Rocket Lab launches mission, but calls off attempt to catch Electron booster with a helicopter

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Space company Rocket Lab called off its latest attempt at catching one of its Electron boosters with a helicopter, as the venture pursues reusability of its rockets.

The company launched the “Catch Me If You Can” mission from its private facility in New Zealand on Friday.

The primary goal of Rocket Lab’s mission, its ninth Electron launch this year, is delivering a research satellite to orbit for the Swedish National Space Agency.

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But the company had a secondary goal: Recover the booster, the largest segment of the Electron rocket, using a helicopter that would catch it mid-air as it returns to Earth above the Pacific Ocean.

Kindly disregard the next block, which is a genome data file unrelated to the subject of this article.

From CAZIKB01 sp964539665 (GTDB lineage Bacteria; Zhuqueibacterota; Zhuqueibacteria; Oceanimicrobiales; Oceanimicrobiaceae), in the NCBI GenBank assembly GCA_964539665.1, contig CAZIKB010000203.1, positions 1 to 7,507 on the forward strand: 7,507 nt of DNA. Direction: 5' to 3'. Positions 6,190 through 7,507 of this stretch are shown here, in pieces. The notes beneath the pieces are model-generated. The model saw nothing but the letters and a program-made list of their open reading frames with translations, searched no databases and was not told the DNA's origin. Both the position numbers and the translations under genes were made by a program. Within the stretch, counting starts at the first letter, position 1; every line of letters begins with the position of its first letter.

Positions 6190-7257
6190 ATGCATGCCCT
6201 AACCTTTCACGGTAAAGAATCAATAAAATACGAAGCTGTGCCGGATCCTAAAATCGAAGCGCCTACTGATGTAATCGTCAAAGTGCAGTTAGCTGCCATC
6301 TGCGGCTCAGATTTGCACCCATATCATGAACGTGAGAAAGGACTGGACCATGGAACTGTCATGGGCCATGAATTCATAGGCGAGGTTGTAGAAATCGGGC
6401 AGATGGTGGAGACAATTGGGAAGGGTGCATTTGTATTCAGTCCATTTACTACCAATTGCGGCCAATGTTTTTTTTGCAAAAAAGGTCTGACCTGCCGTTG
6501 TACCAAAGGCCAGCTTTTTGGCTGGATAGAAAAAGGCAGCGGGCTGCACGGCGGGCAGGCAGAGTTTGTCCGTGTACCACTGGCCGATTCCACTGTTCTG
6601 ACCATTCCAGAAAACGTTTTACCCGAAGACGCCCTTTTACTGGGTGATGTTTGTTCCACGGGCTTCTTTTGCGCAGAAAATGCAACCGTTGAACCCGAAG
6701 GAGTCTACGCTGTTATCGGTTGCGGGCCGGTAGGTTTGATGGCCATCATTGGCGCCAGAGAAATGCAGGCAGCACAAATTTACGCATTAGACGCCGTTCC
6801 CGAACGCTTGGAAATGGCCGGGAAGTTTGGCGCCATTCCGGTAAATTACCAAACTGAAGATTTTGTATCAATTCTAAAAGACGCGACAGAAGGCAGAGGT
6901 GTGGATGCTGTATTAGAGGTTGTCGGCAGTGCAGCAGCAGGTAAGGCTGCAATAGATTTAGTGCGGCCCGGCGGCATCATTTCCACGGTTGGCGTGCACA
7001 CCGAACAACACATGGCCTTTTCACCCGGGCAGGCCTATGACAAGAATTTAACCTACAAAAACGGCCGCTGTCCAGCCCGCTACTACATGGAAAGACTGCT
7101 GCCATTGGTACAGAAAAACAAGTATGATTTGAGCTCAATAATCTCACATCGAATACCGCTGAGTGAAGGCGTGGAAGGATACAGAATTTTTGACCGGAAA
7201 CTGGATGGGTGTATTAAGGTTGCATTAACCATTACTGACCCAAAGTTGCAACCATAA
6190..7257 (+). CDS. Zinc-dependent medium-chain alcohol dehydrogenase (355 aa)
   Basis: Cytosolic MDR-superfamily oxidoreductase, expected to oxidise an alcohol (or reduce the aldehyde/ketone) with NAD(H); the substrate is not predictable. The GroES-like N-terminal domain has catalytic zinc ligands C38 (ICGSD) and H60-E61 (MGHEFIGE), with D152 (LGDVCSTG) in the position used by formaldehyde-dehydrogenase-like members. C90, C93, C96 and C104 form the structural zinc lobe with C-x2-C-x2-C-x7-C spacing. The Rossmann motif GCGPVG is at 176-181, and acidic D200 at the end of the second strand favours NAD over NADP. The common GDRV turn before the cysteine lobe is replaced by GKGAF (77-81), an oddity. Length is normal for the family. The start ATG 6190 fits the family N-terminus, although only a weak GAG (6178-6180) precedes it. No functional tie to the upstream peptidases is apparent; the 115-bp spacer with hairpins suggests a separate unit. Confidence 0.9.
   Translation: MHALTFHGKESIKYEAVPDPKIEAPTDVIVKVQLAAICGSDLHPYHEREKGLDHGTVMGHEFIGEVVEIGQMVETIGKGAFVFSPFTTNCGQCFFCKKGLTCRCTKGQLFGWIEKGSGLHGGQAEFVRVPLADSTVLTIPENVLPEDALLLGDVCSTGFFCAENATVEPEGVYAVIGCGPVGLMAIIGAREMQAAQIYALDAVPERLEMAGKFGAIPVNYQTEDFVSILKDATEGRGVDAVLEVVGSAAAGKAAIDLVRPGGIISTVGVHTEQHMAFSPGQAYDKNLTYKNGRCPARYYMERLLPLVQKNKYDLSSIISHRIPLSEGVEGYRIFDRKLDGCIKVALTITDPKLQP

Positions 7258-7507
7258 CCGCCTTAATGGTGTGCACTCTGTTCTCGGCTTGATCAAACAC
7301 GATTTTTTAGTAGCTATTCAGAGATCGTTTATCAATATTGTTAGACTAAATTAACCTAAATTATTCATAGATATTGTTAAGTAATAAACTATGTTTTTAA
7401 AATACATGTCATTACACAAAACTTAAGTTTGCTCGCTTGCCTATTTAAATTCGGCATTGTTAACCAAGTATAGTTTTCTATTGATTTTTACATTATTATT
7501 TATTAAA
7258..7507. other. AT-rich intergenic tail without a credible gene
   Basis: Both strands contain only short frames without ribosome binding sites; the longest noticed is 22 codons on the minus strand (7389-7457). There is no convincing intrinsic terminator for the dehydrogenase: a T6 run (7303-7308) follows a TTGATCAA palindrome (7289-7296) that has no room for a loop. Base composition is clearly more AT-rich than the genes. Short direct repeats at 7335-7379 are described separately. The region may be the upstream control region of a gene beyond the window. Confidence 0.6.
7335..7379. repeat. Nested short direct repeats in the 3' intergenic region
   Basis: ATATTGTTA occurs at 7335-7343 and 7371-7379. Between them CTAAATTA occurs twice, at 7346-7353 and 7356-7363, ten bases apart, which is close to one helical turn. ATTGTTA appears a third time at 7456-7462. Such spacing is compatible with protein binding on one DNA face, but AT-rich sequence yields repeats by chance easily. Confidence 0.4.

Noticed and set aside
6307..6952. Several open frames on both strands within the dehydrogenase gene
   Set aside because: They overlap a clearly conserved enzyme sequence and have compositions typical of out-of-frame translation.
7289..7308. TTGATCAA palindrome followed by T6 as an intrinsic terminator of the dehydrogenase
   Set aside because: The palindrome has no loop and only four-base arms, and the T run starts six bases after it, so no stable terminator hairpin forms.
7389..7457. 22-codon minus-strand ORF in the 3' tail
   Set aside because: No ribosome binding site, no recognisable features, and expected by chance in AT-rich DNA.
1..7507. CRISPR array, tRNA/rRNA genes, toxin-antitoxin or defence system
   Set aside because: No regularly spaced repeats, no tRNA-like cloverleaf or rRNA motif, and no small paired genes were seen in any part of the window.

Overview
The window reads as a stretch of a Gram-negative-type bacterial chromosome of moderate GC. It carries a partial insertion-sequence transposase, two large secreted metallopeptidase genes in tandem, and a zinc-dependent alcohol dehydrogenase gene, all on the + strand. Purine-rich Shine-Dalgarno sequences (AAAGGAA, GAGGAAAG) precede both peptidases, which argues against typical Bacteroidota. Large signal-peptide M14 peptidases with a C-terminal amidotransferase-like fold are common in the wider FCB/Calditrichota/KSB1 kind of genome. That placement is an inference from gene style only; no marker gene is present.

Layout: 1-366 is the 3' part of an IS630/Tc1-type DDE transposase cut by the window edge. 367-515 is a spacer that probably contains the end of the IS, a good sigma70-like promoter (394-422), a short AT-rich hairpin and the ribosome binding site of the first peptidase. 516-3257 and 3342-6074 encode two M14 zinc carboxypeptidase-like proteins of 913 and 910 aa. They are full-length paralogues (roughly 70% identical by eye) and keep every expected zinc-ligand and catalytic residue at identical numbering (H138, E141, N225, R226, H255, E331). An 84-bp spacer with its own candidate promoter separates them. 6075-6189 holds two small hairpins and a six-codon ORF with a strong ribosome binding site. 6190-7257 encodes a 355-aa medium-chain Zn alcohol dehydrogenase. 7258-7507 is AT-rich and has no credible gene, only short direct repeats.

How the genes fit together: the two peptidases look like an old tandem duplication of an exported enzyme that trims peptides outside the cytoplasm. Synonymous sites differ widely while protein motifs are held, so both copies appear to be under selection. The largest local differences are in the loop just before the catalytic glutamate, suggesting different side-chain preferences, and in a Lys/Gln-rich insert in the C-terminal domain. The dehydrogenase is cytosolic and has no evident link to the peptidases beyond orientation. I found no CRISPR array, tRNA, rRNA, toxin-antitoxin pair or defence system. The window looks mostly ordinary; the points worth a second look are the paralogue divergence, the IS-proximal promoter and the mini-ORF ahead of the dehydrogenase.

This was the company’s second attempt at trying to pull off the feat during a mission, after its first in May. Rocket Lab said on its webcast that the helicopter’s pilots called off the catch.

“We do have the backup option of an ocean splashdown. We’ll bring you updates on that ocean operation in the hours to come,” Rocket Lab spokesperson Murille Baker said.

The helicopter the company uses to recover its rocket boosters.
Rocket Lab

Rocket Lab wants to make its rocket boosters reusable, like those of Elon Musk’s SpaceX, but with a very different approach. While SpaceX uses the rocket’s engines to slow down during reentry and deploys wide legs to land on large pads, Rocket Lab uses the atmosphere to slow the rocket before deploying a parachute and attempts to grab it with a helicopter.

By adding reusability to its boosters, Rocket Lab would be able to launch more often while simultaneously decreasing the material cost of each mission.

Sophie Tremblay

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